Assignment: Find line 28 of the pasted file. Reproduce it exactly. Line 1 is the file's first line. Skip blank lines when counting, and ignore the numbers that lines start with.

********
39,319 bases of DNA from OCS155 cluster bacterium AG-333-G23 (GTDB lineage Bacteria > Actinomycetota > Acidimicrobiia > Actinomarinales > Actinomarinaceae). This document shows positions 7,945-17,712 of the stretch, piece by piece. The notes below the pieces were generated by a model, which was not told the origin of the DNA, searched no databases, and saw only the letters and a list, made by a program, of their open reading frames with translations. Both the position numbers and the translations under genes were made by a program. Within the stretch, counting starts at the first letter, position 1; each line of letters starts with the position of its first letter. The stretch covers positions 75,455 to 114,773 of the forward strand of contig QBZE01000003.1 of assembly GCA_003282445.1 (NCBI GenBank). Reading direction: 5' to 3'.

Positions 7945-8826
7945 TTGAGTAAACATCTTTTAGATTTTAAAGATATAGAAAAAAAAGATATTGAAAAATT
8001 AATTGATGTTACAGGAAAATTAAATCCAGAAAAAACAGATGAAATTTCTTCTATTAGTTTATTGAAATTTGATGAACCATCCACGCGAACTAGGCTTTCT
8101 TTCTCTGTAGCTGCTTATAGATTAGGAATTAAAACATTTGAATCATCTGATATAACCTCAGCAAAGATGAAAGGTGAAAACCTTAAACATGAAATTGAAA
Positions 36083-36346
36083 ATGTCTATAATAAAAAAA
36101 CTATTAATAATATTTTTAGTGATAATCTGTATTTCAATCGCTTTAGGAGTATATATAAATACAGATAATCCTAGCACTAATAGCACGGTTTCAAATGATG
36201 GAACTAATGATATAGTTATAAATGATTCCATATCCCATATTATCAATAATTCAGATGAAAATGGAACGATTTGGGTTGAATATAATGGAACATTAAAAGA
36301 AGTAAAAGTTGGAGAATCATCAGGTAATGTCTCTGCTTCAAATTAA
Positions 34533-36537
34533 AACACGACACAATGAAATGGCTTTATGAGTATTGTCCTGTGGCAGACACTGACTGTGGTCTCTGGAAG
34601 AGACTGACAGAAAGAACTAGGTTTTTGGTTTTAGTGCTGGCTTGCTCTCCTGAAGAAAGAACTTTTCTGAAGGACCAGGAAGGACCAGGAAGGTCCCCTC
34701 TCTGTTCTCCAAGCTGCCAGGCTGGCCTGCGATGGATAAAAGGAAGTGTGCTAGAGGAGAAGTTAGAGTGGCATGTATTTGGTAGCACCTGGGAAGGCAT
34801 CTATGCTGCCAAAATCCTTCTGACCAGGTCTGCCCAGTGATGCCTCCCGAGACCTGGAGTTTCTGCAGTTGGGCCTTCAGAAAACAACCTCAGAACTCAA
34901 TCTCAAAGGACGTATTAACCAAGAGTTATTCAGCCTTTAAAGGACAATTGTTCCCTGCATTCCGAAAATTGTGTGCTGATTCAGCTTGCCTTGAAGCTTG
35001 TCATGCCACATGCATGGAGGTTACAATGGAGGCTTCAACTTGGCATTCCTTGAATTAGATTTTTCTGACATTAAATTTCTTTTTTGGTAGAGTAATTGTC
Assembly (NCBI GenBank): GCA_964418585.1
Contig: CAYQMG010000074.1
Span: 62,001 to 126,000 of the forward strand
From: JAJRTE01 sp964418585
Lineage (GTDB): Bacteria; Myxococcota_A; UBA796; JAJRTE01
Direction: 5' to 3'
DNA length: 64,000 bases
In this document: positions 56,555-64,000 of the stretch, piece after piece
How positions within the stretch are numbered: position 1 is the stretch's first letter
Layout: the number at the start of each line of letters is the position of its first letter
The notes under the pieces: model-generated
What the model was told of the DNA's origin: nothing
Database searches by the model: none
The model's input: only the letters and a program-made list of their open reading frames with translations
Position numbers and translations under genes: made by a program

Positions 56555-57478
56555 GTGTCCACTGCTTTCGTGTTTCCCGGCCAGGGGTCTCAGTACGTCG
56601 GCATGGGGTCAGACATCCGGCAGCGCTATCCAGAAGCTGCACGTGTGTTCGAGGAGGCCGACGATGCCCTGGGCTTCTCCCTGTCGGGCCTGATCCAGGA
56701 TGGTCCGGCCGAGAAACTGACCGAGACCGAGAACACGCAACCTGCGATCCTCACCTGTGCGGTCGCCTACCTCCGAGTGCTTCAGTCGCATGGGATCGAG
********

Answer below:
The notes under the pieces: model-generated